UtahOutsider braves Outdoor Retailer

IMG_8872Attending the Outdoor Retailer in Salt Lake City is a bit like heading to the mall on Christmas Eve: be prepared for nuttiness and overstimulation.

Read about snacks we discovered at the OR.

Read about last year’s OR visit.

That said, the OR presents much cooler stuff than any mall. Outdoor recreationalists who manage to acquire a pass (most of the 27,000 attendees are retail buyers, about 600 of us are media) can be seen drooling at the quantity and quality of goods packed into some 1,500 exhibits.

If you’re interested in the next big thing, you’ll likely find it here in a small budget booth on the outskirts of the Salt Palace. Of course, the heavy hitters are here, too, with mammoth booths and big

Altra booth featured elite athletes in action above the crowds

Altra booth featured elite athletes in action above the crowds

budgets. The Keen booth, decked with multi-levels of perfectly refashioned, reclaimed wood, must have cost $100,000. The Royal Robbins booth hired baristas to serve free lattes around the clock. The Altra running shoe booth featured a 50-foot long, elevated treadmill and hired elite athletes to churn out miles high above the masses.

Here’s a quick review of items and companies that caught our eyes:

Of the scores of knife companies, Kershaw continues to be a favorite. Why? They understand carrying a knife is something women do, too. Kershaw is virtually the only company with an entire line of knives appealing to women for their sleek design, slim fit, and utility. No testosterone here. IMG_8871Check out the Leek review.

We visited with SPOT exhibitor Jon Butcher (no relation) about the ease and fail-safe elements of SPOT, the satellite rescue service in a simple orange and black device.. The service easily exceeds the capabilities of any cell phone app and makes trail riding, especially solo outings, exponentially safer. Read about this California hiker-turned-wildfire-survivor here.

One of the niftiest items that caught our eyes was the new Tread, a bracelet by Leatherman. Yes, you read correctly: a Leatherman bracelet. Call it a mechanical aesthetics. Call it a conversation starter. Call it the Tread. It was developed by Leatherman CEO Ben Rivera, after he was escorted from Disneyland for having a multi-tool in his pocket.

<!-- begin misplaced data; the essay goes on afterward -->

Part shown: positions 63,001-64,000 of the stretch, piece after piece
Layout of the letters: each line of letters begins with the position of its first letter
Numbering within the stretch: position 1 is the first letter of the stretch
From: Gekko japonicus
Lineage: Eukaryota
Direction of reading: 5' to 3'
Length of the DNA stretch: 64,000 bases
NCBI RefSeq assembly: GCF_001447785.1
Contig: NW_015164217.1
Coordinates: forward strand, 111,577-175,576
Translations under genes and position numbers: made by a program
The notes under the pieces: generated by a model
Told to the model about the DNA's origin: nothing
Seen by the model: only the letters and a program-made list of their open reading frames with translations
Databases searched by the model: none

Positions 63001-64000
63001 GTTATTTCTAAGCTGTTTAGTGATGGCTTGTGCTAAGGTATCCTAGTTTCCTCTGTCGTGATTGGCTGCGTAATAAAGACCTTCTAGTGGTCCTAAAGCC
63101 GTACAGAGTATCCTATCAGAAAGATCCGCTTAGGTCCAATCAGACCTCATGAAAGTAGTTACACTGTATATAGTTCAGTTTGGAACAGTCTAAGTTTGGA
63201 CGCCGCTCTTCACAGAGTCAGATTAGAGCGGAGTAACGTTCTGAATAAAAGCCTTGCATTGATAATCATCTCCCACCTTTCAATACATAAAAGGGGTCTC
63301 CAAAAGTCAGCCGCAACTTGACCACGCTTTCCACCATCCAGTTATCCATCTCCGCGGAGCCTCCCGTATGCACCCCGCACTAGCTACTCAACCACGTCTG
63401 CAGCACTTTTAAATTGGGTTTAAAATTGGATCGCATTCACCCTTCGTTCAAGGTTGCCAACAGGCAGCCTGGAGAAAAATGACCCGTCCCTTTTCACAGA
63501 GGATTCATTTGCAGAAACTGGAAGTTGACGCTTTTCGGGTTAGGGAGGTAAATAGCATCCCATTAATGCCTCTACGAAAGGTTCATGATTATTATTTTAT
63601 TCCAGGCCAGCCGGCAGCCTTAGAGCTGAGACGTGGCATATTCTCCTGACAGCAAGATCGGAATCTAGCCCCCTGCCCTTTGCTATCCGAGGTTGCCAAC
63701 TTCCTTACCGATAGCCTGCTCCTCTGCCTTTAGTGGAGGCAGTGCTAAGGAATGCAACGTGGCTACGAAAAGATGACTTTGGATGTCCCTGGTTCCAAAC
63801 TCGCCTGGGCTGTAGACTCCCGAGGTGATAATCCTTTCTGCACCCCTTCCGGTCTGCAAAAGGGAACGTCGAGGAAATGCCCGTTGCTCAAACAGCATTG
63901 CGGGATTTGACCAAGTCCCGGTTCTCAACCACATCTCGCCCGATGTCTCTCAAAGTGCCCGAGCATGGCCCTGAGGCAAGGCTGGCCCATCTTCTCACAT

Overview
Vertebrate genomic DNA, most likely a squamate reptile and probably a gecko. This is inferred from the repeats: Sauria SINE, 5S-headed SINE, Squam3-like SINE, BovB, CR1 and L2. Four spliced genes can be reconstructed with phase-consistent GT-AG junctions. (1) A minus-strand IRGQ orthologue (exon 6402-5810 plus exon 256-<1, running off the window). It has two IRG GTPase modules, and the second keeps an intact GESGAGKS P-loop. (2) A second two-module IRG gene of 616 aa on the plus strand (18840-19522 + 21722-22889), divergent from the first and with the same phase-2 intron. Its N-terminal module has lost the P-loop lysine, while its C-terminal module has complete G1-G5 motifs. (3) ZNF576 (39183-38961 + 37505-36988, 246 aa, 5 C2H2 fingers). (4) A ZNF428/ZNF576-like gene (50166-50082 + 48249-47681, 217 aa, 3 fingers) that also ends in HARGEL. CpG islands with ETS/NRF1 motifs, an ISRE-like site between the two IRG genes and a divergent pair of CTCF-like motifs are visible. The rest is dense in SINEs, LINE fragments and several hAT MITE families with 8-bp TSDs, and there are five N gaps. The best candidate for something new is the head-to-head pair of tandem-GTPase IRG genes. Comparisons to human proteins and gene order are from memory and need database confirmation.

The Tread has a tiny knife hook that’s perfect for cutting baling twine, a flat screwdriver head for those Chicago screws, and a Treadbottle opener, of course. You can design your own, customizing tools and wrist size.

We met with Caroline Duell of Elemental Herbs. Duell developed Goop (a fabulous blend of olive oil, beeswax, calendula, comfrey, plantain, lavender, and yarrow) while working on an organic farm in California years ago. From there, she’s grown the company and the All Good product line, which includes sunscreens, lip balms, and pain relief spray. Goop was great after the recent wreck.

We visited with the folks at ThermaCELL about their remote-controlled, rechargeable, heated insoles. These thin, orange pads have us looking forward to subzero temps spent mucking stalls and hauling hay. Bring it on, winter! We will review ThermaCELLSs as soon as the temperature drops.

All Good Goop

All Good Goop

We talked with Davis Smith, the CEO of Cotopaxi. The folks at this Utah company (which sells direct to consumer and gives generously to charities) have agreed to giveaway one of their Perfect Barn Coats to a lucky subscriber at the Equine Affaire.

Additional shout outs go to:

Crazy Creek. We’ll be offering one of the Montana company’s camp chairs in an upcoming giveaway.

Adventure Medical Kits – They’ve developed a new line for humans AND their canine companions. It’s a welcome item, since most of us horse owners have dogs. Stay tuned for that giveaway, too.

CLB2gvFWoAAoEBHZootility – They’ve just moved to a new facility in Maine. The young company makes cool multi-tools that fit flat in your wallet. We have the new Headgehog, a comb, wrench, screwdriver, and bottle opener. It’s the cutest tool on the market, hands down.

Darn Tough. Other sock companies are just playing. Darn Tough socks, made in Vermont, have brilliantly survived rigorous testing through four seasons of hiking and riding. Read our review.

MG_9889We need our feet to stay happy and healthy. Darn Tough’s seamless, merino wool socks make it happen, breathable in the heat, cozy in the cold.

Read about last year’s OR visit.

Read more OR related content.

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